Saturday, July 16, 2022

Red Letter Poem #119

 The Red Letters



In ancient Rome, feast days were indicated on the calendar by red letters.  To my mind, all poetry and art serves as a reminder that every day we wake together beneath the sun is a red-letter day.


                                                                                                          – Steven Ratiner




           Red Letter Poem #119




It was a hand-stitched sampler depicting an English pastoral scene.  Well, not an actual sampler – a photo reproduction; and it hung on my bedroom wall when I was a young child.  For all I know, it was a print that came with the picture frame, and perhaps my mother just liked the look of it.  But cross-stitched within the (visual) field was the first real poem I ever read: a Romantic piece by Robert Browning consisting of two quatrains.  And I remember reading it quietly inside my head each day upon waking, watching as the images took shape.  I have a memory as well of one certain morning, and the burst of excitement that erupted when my mind recognized at last what my ear had been savoring all along: at the poem’s core was pattern.  The endings of each line in the first stanza, I was shocked to discover, rhymed with the corresponding line of the second.  “The year’s at the spring/ and the day’s at the morn./ Morning’s at seven./ The hillside’s dew-pearled.”  When stanza two begins, each line chimes into place with its counterpart, forming a sort of estranged couplet: “The lark’s on the wing/ and the snail’s in the thorn./ God’s in His heaven./ All’s right with the world.”  What a concept for a troubled child to discover: that the broken world might somehow be healed – at least momentarily – by something as ephemeral as carefully formed words.  I tell my students today (only half in jest) that this sampler may be the reason I became a poet.


Even as infants, we seek out the comfort and reassurance of pattern.  And as the mind evolves, how satisfied, how empowered we feel when we suddenly deduce some regularity within the world around us where, moments earlier, there seemed only chaos: that certain click of footsteps now comes to mean that, in a moment, mother’s smiling face will appear in the doorway.  Miraculous!  In Michael Steffen’s gorgeous new poem, he relishes both the satisfaction – and possible heartache – that is embedded within our patterned lives.  Michael is the recipient of a Massachusetts Cultural Council Fellowship and an Ibbetson Street Press Poetry Award. His poems have appeared in numerous venues including The Boston Globe, E-Verse Radio, The Lyric, The Dark Horse, and The Concord Saunterer.  His second collection, On Earth As It Is, was recently published by Cervena Barva Press; the work is rich with imagery and musical nuance, bracing for both heart and mind.  In today’s Red Letter contribution, he describes this most mundane of objects – flowered wallpaper – and we feel in its composition a consciousness trying to keep its own understanding of the world from unraveling.  I fear saying too much about the patterning the poet quietly invests within his two-verse universe (after all, how much more satisfying when the ear uncovers its own surprise); but I will pass along something the poet told me about his piece: in his mind, it’s like the first two stanzas of a sestina.  And the missing four stanzas?  I imagine them appearing, with some variation, extending invisibly beyond the buds of that closing ellipsis – like wallpaper lilies, like heartbeats unspooling.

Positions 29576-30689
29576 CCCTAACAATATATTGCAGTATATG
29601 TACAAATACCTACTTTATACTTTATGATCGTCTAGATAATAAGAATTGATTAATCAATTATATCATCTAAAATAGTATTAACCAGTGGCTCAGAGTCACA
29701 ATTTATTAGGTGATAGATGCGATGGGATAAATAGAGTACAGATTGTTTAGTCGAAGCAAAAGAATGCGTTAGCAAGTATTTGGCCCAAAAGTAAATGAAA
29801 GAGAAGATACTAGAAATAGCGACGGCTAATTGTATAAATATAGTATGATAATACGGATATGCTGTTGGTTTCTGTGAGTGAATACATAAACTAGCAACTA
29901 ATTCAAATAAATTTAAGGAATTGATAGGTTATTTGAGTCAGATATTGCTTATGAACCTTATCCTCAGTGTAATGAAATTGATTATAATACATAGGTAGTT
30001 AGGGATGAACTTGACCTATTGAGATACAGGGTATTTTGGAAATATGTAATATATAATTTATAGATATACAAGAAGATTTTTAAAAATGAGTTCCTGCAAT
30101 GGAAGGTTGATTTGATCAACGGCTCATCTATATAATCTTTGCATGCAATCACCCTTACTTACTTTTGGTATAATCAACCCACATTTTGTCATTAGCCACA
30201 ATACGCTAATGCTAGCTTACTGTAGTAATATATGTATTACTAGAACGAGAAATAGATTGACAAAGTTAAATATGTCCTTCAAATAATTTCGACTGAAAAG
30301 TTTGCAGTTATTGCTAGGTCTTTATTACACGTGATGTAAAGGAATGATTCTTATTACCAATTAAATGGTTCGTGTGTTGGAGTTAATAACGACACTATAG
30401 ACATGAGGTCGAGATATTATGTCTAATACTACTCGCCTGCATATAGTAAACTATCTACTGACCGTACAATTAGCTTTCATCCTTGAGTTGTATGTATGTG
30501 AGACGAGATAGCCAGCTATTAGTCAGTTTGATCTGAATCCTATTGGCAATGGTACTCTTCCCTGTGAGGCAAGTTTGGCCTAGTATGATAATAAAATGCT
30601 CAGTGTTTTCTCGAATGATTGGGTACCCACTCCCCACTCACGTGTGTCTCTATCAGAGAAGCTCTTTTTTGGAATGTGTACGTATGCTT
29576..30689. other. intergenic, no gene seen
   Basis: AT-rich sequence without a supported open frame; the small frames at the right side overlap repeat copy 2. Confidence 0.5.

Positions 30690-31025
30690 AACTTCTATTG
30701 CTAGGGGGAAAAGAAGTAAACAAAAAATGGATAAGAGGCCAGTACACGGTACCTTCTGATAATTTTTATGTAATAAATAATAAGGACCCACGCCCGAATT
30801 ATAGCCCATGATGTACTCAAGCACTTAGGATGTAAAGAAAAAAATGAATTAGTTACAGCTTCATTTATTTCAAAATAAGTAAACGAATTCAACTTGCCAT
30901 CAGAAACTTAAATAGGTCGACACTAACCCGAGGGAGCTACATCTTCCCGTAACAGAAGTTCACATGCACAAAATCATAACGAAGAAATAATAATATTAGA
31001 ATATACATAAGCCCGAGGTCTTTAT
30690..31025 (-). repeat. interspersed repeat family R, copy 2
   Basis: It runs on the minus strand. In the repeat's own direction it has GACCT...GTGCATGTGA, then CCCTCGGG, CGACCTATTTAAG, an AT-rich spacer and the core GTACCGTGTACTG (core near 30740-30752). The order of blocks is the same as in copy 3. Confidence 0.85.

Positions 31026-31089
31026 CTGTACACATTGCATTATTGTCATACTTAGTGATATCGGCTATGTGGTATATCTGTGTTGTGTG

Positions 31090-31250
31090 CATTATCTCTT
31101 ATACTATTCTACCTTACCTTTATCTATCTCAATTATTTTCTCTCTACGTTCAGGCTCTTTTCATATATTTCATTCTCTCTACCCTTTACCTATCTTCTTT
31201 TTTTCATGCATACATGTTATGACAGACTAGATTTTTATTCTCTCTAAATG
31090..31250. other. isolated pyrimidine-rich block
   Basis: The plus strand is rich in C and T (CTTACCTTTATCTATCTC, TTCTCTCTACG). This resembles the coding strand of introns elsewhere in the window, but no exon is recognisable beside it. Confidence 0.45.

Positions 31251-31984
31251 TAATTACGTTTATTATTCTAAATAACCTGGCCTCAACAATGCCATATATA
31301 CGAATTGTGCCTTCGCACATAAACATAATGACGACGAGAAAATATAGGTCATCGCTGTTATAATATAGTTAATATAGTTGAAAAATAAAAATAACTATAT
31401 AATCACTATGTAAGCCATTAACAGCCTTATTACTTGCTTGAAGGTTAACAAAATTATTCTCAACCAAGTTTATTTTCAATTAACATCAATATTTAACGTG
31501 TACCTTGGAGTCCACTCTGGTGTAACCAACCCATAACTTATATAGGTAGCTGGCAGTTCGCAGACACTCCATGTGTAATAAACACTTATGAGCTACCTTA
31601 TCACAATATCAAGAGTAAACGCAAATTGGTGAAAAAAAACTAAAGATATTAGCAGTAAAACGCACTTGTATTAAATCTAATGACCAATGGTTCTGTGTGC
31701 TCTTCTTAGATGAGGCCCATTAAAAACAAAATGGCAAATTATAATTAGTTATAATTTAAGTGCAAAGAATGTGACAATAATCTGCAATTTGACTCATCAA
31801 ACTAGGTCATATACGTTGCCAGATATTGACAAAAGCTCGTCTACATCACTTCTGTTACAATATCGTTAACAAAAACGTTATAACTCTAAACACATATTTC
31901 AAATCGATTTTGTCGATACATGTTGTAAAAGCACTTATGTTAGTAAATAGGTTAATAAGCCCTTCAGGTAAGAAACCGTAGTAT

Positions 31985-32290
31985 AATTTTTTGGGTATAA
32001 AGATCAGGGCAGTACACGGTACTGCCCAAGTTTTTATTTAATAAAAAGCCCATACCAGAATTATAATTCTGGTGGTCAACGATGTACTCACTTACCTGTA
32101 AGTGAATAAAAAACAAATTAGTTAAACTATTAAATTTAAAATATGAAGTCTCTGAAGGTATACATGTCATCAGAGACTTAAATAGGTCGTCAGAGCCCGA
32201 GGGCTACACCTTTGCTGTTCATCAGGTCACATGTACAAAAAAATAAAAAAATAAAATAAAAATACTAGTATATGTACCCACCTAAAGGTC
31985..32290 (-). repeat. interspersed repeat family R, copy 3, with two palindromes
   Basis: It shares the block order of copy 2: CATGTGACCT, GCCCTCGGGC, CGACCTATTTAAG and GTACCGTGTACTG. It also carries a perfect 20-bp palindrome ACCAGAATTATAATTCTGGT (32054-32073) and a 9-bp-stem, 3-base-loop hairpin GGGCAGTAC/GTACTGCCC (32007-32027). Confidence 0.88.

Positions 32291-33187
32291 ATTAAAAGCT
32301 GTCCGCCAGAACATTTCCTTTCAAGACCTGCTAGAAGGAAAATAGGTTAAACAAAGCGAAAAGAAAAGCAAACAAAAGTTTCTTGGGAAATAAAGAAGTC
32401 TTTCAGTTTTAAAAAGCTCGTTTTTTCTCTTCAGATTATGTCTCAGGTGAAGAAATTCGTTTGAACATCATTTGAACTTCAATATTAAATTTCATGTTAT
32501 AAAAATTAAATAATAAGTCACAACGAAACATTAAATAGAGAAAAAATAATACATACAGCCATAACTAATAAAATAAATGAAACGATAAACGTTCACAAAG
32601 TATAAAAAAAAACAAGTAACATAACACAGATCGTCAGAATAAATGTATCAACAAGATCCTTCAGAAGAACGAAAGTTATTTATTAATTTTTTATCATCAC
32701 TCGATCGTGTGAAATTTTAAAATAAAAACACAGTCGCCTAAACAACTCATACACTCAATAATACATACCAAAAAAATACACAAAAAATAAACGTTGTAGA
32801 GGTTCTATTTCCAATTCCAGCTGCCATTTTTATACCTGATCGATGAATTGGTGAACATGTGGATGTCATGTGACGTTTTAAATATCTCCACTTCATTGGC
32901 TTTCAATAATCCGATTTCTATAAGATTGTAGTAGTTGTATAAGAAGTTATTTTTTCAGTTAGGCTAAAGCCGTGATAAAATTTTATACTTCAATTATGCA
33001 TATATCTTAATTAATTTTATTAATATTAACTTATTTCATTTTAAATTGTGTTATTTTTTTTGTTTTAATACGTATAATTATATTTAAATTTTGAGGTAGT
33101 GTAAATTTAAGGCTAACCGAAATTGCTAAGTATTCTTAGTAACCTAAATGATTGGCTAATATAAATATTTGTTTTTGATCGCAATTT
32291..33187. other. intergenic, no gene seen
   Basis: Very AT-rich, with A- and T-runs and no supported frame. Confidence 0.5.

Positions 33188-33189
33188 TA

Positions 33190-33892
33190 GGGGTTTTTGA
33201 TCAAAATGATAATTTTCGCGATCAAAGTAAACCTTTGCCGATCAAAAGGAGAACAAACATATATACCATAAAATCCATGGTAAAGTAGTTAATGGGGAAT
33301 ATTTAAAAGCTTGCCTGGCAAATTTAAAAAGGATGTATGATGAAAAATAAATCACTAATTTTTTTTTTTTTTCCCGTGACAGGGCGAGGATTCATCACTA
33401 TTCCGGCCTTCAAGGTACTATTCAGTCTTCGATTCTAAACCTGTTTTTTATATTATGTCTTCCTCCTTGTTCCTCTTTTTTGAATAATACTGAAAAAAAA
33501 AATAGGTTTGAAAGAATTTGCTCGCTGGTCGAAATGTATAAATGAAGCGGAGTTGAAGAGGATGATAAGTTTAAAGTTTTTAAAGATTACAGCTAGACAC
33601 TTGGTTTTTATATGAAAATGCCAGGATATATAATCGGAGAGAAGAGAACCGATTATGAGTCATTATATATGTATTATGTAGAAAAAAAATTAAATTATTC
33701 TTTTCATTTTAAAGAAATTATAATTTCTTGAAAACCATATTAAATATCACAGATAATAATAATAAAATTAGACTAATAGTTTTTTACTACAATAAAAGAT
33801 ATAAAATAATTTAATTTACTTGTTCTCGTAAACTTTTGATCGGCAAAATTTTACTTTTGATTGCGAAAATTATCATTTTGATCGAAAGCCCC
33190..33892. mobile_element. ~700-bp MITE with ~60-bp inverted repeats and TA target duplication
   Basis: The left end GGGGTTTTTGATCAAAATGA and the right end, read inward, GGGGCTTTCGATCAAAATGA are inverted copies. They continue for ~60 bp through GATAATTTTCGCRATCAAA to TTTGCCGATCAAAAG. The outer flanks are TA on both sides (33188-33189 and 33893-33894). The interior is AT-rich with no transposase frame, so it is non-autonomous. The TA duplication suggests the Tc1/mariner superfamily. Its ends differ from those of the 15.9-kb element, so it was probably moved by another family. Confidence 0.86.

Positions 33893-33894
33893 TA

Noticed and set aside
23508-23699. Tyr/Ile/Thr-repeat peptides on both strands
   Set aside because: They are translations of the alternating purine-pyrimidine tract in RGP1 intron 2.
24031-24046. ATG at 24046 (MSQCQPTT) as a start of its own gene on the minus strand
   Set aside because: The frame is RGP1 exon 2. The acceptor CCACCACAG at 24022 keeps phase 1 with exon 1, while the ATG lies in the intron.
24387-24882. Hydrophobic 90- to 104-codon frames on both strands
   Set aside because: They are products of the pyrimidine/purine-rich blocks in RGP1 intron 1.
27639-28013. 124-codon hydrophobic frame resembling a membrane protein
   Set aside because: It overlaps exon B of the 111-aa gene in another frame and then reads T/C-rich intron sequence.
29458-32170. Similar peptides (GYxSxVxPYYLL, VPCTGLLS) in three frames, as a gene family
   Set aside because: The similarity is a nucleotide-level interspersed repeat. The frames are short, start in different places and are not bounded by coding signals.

How little you suspected the wallpaper.

Its deliberate use of repetition and pattern

to forge them as givens, icons, those lilies.

When you went away, they made a connection

to our afternoons over tea, a world

of things to talk about, relieving the focus


of work and woe as your smile came into focus

and the sky tone breathed its blue from the wallpaper.

The day sometimes catches me: What in the world

am I thinking, resuming the old pattern

of setting out two cups? The eclipsed connection

of the empty one, a vase of water where lilies…




      –– Michael Steffen




The Red Letters 3.0


* If you would like to receive these poems every Friday in your own in-box – or would like to write in with comments or submissions – send correspondence to:



To learn more about the origins of the Red Letter Project, check out an essay I wrote for Arrowsmith Magazine:


Two of our partner sites will continue re-posting each Red Letter weekly: the YourArlington news blog



and the Boston Area Small Press and Poetry Scene


For updates and announcements about Red Letter projects and poetry readings, please follow me on Twitter          



No comments:

Post a Comment